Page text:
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Search Party- Ditching Menus for Faster Browsing

1 December 2015
Sharon Cohen-Arazi
A magnifying glass on a computer

Have you recently explored innovative websites? Did you happen to notice the absence of navigation menus? This isn't an oversight.

So, how do you navigate? Through a beautiful search function that retrieves everything with just a word or two, complemented by a few icons on the homepage highlighting essential tools and a teaser or two.

Over the years, we've been bombarded with an increasingly vast array of information and tools. Each website now contains so much content that navigating the most efficiently structured content tree takes longer than typing a few words and hitting Enter. As we advance, Google-style search functionality is becoming more prevalent, even within organizations, bolstering our search habits and skills simultaneously.

A well-structured search engine typically prioritizes displaying the most relevant and current results. Additionally, homepage features often highlight updates and valuable content. Historical information is also accessible within search engine results; you may need to browse through a page or two or adjust your search terms.

Now, consider the scenario of misplacing your smartphone. Here are two options:

  1. Call the phone; if it rings, you've found it! It might take a few extra seconds to locate if it's set to vibrate. If it's on silent mode, you can still search for the light from the screen.

  2. Methodically search through the various areas of your home, relying on your memory of where you last used or placed it. This process can sometimes take an hour, or you might stumble upon it days later.

Searching websites mirrors the process of locating a smartphone when dialing it

If the item is well-tagged or frequently accessed, it will appear prominently in the initial search results. Otherwise, we may need to delve slightly deeper into the search results, which typically take no more than a few seconds to minutes (unless we are seeking in-depth research-level information).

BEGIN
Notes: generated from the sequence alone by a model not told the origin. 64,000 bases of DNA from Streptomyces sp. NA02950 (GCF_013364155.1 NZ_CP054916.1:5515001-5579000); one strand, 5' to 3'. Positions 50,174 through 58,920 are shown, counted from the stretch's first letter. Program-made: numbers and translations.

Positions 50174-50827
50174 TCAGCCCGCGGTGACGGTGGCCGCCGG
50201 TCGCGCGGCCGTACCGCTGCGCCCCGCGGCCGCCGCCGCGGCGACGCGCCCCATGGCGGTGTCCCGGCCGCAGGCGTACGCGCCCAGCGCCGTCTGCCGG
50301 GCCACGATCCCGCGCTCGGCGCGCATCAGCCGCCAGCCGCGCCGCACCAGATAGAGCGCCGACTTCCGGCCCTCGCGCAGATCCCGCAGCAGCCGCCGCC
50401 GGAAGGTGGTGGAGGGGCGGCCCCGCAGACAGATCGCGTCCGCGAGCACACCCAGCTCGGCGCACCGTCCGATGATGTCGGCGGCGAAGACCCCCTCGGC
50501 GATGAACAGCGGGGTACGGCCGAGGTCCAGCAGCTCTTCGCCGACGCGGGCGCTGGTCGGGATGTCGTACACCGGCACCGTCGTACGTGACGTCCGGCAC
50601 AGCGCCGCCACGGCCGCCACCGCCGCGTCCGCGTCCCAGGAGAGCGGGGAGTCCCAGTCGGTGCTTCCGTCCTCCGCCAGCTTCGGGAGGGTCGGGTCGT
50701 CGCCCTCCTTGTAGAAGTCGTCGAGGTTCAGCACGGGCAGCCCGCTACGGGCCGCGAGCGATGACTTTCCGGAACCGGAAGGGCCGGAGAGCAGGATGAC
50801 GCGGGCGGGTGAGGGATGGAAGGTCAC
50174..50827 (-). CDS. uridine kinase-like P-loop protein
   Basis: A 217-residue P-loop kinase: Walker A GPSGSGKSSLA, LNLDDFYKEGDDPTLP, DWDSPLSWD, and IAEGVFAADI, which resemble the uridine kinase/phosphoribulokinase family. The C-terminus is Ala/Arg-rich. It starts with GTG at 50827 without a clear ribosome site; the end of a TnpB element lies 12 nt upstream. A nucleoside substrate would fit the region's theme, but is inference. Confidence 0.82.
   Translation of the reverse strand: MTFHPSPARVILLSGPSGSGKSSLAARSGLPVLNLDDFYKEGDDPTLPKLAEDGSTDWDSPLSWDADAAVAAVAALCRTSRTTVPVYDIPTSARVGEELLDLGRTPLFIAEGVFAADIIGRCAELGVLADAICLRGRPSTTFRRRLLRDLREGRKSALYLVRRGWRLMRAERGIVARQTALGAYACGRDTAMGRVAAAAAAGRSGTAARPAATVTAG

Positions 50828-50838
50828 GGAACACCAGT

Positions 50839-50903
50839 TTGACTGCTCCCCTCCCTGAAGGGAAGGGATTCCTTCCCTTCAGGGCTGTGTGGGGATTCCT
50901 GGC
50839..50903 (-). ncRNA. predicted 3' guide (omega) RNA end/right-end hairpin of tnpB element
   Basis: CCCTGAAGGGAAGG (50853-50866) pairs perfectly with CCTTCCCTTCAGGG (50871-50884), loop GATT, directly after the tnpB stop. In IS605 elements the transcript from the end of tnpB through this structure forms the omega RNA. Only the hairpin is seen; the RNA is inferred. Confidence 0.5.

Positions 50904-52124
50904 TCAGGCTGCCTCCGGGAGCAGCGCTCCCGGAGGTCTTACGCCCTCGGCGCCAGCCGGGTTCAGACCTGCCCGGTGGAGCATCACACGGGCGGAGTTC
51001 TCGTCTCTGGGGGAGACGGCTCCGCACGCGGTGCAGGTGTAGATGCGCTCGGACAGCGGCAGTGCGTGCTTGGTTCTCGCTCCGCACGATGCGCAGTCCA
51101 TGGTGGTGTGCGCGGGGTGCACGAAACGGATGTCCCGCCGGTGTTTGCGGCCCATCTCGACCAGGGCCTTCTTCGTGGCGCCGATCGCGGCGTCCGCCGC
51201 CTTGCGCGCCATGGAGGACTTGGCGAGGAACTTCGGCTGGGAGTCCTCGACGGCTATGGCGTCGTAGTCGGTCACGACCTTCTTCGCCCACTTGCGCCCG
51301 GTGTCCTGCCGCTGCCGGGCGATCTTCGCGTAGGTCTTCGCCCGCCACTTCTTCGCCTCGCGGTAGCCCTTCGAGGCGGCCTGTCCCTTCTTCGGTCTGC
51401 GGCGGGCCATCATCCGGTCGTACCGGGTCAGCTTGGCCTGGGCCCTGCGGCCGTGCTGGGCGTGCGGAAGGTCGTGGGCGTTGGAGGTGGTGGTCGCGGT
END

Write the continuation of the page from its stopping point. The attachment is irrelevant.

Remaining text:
Speaking of smartphones, the trend toward browsing websites and consuming information on smaller screens has become prevalent. An entire generation is accustomed to accessing information primarily through smartphones and tablets, preceding traditional computers. Even for those who still use computers, there's a growing tendency to turn to our smartphones for quick tasks like looking up phone numbers—no need to dial 144 anymore. Just open your smartphone, type into the Google search bar, and presto, you have the number you need and maybe even a few extra features. With small screens come limitations on space, prompting the need for greater efficiency. Navigation menus, which occupy valuable screen real estate, are proving to be less essential for locating and navigating content.

Let's take a trip through Waze to find an address. Imagine having to search the entire map for a specific location manually. Typing the address is much quicker, especially with the word completion feature.

Start typing, and voila! Relevant addresses appear and are ready for you to select. Searching for information on websites operates similarly to searching for addresses on Waze.

However, this doesn't negate the importance of maps, content trees, or hierarchies; they're essential for maintaining organization, albeit behind the scenes. Typically, when we find the desired item on most websites, we're presented with breadcrumbs to show our current location and the context of the content. Additionally, a navigation menu can still be accessed through a small icon, just in case it's needed for navigation.

In conclusion, the trend is shifting towards search engines, leaving menus behind the scenes. If you're not already accustomed to searching, it's time to start practicing. It's simple, easy, and convenient.

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